While it is no doubt the aim at this time of the year to seek out rare birds just passing through, it is still a joy to see the other common or uncommon birds in our midst.
These great birds showed up along the way yesterday as I birded Blackhead Road and area.
It is strange and interesting at the same time. On several occasions I have found one Common Grackle in this area. Wonder why it is alone... When observing this bird, he was without doubt the king of the feeder. Even the Blue Jays kept a respectful distance until it left.
This look at a Ruffed Grouse was the best one I have had this year. It is said they don't like getting their feathers wet. As a result, they will often show up on the roads when the trees and brush are dripping.
I haven't seen as many Red-eyed Vireos this year as in previous years, so it is always worth taking the time to look them over well when one appears.
All in all, add these birds to the TWO Black-throated Blue Warblers of yesterday, and that was a good day of birding.
While looking for the flock of Snow Buntings I saw fly in at Cape Spear, I found myself up by the old lighthouse. Being that far already, I decided to walk the East Coast Trail.
I never saw a single bird on the way in, not even a jay. I stayed the course and walked to the end of the tree-lined trail.
Just as I reached the open area, I saw two Golden-crowned Kinglets fly in the distance. Just happy to see a bird, I stopped and began to use my squeaker to draw them closer to me.
They came along with about six juncos and a couple of chickadees. At first, I thought this bird was a junco as it was hidden in the trees. Then, I caught sight of the white on the wing and began to pay more attention to it.
Finally, it came in closer, and it was evident what it was...a Black-throated Blue Warbler. I hadn't seen one in a couple of years, but its markings are so distinct I knew right away what it was! It stayed in the area for about five minutes and gave me an opportunity to see it very well.
Perfectly happy with my morning of birding, I headed home. Of course, I can't help myself...every time I see a junco, I have to stop. This time I was coming down the hill toward the village of Blackhead. I pulled over easily just after the guardrail and caught quite a bit of activity. The truth is...I saw a bird I couldn't identify. I tried to follow it into the woods as all the birds disappeared. No luck. I rushed around to the bus turnaround in Blackhead, hoping to find the flock there. Nothing. Undaunted, I returned to the original spot.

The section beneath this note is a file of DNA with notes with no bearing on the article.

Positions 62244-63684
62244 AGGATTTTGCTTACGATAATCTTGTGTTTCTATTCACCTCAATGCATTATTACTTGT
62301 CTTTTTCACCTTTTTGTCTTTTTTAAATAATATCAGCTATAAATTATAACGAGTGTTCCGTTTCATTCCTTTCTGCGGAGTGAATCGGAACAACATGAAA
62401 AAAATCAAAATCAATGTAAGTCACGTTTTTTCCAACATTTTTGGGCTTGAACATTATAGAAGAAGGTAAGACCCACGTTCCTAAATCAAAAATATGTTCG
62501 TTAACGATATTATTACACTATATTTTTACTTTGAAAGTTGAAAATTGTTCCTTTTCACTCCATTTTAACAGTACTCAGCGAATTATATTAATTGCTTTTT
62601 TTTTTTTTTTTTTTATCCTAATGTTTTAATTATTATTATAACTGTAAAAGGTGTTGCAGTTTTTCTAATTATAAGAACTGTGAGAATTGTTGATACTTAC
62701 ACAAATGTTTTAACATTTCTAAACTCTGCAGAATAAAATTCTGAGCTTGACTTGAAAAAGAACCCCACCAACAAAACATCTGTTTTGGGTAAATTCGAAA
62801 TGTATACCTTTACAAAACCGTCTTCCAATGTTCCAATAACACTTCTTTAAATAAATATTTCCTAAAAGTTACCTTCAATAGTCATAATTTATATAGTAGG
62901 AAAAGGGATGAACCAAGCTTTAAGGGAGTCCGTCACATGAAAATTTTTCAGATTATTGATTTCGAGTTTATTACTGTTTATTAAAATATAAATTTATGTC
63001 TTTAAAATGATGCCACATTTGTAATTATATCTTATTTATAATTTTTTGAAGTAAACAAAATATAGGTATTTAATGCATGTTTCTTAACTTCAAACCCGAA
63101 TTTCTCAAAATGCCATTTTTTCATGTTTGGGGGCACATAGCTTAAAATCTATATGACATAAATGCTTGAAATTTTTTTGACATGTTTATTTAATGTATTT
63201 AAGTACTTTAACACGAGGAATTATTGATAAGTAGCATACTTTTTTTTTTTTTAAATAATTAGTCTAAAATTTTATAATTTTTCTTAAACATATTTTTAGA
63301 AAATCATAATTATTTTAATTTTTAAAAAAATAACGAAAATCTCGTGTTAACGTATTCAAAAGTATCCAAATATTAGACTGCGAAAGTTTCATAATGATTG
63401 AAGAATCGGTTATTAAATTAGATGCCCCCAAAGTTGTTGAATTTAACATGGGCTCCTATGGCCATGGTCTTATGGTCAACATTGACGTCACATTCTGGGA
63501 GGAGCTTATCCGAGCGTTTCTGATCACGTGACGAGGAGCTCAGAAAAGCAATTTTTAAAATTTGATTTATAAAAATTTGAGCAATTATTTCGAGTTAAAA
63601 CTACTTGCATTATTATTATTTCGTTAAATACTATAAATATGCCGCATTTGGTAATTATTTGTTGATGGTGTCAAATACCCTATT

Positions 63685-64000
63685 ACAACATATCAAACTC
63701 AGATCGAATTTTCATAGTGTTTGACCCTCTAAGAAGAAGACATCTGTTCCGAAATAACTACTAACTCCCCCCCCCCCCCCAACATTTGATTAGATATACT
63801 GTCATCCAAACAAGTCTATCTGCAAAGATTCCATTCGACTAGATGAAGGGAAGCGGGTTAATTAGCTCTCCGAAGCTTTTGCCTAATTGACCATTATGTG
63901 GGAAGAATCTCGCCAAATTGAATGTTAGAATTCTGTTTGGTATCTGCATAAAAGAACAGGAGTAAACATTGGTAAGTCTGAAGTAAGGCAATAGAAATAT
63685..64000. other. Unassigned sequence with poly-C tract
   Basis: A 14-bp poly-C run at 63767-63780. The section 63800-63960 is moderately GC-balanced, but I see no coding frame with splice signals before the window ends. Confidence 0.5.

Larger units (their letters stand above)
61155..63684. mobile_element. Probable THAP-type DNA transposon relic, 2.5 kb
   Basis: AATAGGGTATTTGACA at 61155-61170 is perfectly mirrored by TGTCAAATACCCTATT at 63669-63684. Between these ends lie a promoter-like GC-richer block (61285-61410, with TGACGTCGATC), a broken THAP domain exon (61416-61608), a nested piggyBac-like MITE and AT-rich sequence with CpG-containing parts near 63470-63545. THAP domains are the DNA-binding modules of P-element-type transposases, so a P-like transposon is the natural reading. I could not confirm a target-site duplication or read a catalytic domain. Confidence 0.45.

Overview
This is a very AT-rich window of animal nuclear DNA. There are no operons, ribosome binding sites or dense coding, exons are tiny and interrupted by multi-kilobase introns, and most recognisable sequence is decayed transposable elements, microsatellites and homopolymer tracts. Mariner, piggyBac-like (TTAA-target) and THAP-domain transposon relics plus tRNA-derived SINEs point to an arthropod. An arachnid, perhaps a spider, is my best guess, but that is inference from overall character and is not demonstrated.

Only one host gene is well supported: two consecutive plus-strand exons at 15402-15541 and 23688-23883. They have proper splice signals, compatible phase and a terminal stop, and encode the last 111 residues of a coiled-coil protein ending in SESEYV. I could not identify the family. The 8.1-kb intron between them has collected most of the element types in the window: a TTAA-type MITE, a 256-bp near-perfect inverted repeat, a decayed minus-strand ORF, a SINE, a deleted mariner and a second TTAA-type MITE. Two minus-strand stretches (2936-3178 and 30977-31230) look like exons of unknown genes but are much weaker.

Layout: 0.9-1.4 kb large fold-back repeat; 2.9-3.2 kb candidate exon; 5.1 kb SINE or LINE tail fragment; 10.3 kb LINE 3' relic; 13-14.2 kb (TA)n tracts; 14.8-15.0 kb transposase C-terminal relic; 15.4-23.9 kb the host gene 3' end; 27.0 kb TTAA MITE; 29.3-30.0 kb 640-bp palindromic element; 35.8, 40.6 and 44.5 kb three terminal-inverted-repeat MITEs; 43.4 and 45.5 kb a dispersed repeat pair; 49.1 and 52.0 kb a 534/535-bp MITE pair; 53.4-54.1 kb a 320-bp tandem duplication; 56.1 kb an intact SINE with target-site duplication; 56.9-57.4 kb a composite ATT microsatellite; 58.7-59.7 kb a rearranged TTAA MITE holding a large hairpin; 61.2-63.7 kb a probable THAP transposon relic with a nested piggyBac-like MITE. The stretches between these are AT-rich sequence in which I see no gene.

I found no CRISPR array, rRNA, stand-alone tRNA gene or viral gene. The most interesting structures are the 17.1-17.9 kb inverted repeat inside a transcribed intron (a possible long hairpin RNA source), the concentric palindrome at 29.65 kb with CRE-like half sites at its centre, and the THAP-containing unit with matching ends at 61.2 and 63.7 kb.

By now the showers were coming hard. I found a Boreal Chickadee, a Golden-crowned Kinglet, a Red-eyed Vireo and then, out of nowhere, in flew this male Black-throated Blue. I couldn't believe my eyes...TWO in one day!
I never relocated the sought-after bird, but was somewhat contented to settle for this great little bird.
On a recent trip to Renews, Margie M. and I stayed quite late in the day. As the sun was going down, we made one last check of the beach.
There, we found Yellowlegs in high numbers, both Lesser and Greater. The Hudsonian Godwit was present as were two Black-bellied Plovers. The Semipalmated Plover seen earlier in the day was gone.
However, a quick scan down the beach revealed a small sandpiper. I started the walk. Before I could reach the point where I saw the small bird, I came across four sandpipers.
They looked so small. Driven by the report of a Baird's Sandpiper on this beach, I focused on these birds in the hopes I would get lucky.
These birds looked soooo small. I guess it was because they were flanked by yellowlegs and the godwit.
Anyway, it was time to make an ID. Through the process of elimination, we settled on White-rumped Sandpipers.
Their legs were clearly not yellow and there was no webbing on the feet. That really only left the White-rumped as the possible species, especially when the rump was exposed. That clinched it!
I looked and photographed them all. No matter how hard I tried, I just could not find one that was buffy enough to be a Baird's. Although, the third image posted here shows a bird with a much straighter beak than most White-rumped Sandpipers.
Despite that, the whole thought process to arrive at the White-rumped Sandpiper was interesting and beneficial.
For several consecutive years, a Hudsonian Godwit or two have shown up in the St. John's area. So far, not this year. With all of the hot weather in July, the water levels were dropping and rocks were becoming exposed. It looked promising for shorebirds in Goulds this year.
Then, came August. Non-stop rain quickly filled up the ponds, and roosting rocks vanished under the water. This may have impacted the low number of shorebirds that showed up here this fall.
Fortunately, one Hudsonian Godwit appeared in Renews. Even then there was no guarantee it would be there when I was there.
Margie M. and I birded Renews earlier this week. First check of the shoreline found the godwit feeding away. We checked other places and returned, and it was gone.
We stayed unusually late in Renews; so before we left, we took one more look around the bay. At that time, many shorebirds had flown in, and there was the godwit again. It seemed to be unusually tame allowing us to get close looks. There were four small sandpipers there as well that sent us back to the books to study. More on that at another time.
UPDATE: Ed Hayden reported 4 Hudsonian Godwits in Goulds last week.